A Guide to Full Frame
There is now more choice than ever before when it comes to sensor formats and cameras. Consideration in pre-production to which format to use is becoming even more important as the choice between not just which camera but which aspect ratio, resolution and sensor size is required.
Here, we’re focusing on sensor size, and how it can affect your shoot.
What is Full Frame?
The standard television camera has had a massive overhaul in the past 13 years. From filming with traditional ENG cameras for broadcast, with a standard ergonomic shoulder mounted design and 2/3rd inch sensor or 16mm/35mm film for comercial, drama and features. Along came the Canon 5D MKII DSLR back in 2008. A literal game-changer. Full of pitfalls and disadvantages but it held one important feature; a full frame sensor. The ‘filmic look’ accidently became available to anyone.
The origins of full frame lie in Single Lens Reflex photography cameras or SLR’s. A 35mm negative film measures 36x24mm. Super35mm became the standard with a smaller area of 24x14mm. Anything smaller than Full Frame is said to be cropped.
The Canon C300 MK1 debuted in 2011, a camera that was meant to be used for video, featuring a Super35mm sensor. Most video cameras will now shoot Super35 as a new standard for television requirements.
A camera’s sensor size is the physical size of its image sensor, the width and height of which you usually measure in millimetres. It is therefore different from the number of pixels. However having a larger sensor allow the use of more pixels for higher resolution or bigger pixels to allow more senstivity to light.
Technology has advanced enough to allow digital video camera manufacturers to take the full frame concept used in still photography and apply it to their cameras, so that you can now shoot video in full frame.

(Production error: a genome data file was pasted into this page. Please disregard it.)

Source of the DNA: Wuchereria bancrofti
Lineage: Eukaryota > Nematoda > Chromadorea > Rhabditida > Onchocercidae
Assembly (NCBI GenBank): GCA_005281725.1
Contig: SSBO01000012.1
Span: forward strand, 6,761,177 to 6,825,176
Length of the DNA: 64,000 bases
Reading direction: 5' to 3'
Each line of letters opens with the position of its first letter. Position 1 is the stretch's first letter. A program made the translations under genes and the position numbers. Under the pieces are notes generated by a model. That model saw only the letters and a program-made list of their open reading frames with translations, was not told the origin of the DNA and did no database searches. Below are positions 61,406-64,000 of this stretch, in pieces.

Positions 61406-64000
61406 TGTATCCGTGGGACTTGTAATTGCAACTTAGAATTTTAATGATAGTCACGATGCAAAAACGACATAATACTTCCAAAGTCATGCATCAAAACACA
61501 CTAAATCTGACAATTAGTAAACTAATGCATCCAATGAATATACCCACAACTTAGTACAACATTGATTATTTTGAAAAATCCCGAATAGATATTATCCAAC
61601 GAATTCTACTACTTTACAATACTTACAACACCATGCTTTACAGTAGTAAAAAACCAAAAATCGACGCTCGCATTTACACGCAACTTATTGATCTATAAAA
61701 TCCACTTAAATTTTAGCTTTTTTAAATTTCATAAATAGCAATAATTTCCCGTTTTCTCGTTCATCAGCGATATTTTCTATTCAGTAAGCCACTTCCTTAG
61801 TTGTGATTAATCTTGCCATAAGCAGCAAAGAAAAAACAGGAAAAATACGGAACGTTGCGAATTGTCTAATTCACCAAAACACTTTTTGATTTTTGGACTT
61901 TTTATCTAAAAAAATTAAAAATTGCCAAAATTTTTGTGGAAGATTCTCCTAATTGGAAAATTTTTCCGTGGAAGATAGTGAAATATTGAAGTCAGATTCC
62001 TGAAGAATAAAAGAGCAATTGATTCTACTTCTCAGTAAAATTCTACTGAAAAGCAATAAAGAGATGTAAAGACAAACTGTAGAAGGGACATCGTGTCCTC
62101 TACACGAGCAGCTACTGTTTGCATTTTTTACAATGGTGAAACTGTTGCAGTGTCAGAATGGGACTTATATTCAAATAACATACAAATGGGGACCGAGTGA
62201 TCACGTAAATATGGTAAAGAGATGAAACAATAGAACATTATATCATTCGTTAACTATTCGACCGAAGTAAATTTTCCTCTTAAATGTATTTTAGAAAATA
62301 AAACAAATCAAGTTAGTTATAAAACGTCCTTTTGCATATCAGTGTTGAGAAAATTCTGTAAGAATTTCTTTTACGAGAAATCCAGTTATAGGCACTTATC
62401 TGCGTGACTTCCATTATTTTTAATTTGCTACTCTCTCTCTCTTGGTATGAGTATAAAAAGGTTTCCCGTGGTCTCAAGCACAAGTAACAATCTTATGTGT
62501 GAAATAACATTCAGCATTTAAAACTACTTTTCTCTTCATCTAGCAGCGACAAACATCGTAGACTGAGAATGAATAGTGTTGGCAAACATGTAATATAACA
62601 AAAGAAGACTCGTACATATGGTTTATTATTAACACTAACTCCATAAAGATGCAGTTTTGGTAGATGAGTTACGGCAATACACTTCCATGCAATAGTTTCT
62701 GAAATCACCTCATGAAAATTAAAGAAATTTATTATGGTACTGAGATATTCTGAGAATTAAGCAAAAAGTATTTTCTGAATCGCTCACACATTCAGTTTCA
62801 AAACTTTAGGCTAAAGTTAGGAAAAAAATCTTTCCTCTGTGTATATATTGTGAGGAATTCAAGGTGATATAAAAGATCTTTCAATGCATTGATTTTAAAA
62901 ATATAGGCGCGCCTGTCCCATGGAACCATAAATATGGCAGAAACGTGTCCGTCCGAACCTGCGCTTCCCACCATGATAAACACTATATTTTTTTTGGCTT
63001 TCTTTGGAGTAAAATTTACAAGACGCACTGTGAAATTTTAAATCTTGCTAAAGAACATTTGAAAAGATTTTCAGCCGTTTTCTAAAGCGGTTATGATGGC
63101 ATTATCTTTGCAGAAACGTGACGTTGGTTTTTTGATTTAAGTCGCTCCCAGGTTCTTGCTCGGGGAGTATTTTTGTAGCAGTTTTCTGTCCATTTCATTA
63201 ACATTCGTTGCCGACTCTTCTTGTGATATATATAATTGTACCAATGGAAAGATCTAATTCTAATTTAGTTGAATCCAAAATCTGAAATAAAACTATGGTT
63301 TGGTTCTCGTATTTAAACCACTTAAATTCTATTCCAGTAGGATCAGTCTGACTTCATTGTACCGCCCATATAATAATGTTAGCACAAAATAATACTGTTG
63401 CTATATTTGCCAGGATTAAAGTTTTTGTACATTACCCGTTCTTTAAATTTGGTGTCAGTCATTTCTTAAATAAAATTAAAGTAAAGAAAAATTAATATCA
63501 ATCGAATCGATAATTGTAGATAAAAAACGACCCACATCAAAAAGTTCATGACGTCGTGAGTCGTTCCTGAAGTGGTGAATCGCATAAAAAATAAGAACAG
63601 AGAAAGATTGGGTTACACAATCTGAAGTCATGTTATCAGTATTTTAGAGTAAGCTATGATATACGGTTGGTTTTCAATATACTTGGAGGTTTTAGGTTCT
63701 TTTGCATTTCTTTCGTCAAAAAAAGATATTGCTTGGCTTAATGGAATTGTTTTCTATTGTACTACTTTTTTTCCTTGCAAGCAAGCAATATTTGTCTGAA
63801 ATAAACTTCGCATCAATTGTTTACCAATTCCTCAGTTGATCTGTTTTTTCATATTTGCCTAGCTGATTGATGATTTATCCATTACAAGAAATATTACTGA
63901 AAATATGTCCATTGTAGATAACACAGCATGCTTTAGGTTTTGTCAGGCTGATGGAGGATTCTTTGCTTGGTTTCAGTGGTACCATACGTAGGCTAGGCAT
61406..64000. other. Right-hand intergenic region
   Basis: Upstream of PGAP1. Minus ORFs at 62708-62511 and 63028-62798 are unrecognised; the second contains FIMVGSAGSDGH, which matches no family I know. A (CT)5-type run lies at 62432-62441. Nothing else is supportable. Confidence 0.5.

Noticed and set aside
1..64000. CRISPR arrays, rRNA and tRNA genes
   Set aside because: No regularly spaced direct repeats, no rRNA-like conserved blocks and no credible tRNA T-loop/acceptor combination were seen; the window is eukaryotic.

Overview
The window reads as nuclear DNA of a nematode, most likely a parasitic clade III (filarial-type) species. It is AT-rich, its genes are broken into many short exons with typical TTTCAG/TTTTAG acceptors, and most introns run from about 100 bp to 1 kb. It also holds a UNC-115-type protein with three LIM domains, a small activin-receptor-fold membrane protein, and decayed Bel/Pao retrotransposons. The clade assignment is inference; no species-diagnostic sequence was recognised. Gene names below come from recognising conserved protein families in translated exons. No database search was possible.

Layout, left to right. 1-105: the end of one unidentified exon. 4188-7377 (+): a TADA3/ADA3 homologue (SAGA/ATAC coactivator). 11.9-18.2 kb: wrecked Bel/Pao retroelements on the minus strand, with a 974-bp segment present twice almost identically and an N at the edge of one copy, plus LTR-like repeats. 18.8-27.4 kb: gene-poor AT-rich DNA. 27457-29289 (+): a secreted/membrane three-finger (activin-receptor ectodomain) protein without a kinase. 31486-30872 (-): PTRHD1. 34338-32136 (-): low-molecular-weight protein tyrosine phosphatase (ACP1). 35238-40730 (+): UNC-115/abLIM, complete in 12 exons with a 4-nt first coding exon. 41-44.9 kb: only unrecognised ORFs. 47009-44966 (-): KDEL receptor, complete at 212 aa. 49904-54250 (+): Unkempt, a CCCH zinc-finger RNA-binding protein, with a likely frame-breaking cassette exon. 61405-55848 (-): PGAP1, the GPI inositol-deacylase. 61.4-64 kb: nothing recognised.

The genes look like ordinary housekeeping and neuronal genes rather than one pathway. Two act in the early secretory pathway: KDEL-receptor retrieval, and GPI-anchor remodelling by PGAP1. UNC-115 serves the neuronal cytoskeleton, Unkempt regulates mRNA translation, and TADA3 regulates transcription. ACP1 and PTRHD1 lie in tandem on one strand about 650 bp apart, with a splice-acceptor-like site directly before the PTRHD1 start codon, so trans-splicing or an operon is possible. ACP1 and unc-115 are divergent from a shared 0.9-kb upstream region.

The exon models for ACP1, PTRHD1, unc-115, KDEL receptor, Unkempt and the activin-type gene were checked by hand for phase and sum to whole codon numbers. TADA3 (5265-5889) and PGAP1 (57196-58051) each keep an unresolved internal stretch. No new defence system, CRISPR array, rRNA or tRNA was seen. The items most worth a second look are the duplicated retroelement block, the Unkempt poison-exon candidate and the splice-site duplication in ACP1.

Most full frame cameras have areas that measure around 36mm x 24mm with some differences being higher or wider depending on manufactuer.
Why Use a Full Frame Sensor?
There are distinctive benefits in using a larger sensor size:
- It gives you more control over your depth of field.
- An apparent wider angle of view.
- More seperation between forground and background.
- Improved low light performance.
- Allow larger amount of pixels.
- Allows greater proximity to actors without disortion.
- A higher pixel count offers reduction of video noise.
- Allows for a wider dynamic range with a full frame sensor.
Depth of Field Control
Using a full frame sensor, you can more easily achieve a shallow depth of field. This creates a greater seperation between foreground and background; directing the viewer’s attention to a particular subject, or shift focus from one subject to another with a pronounced impact.
This is something you can do with a cropped sensor camera, by opening up the aperture and choosing a fast lens and moving closer to the subject but it’s far easier with full frame.
This can have a negative impact when the camera or actors are moving, acheiving correct focus can become near unobtainable.
Good Low Light Performance
Because full frame sensors have a larger physcial size, pixel size can be increased allowing more light to be captured.
This can be crucial in shooting dark environments. You need less light in front of your camera to get the same exposure. Cameras like the Sony A7S MKIII and Canon ME-20F-SH both full frame and offer amazing ‘see in the dark’ sensors.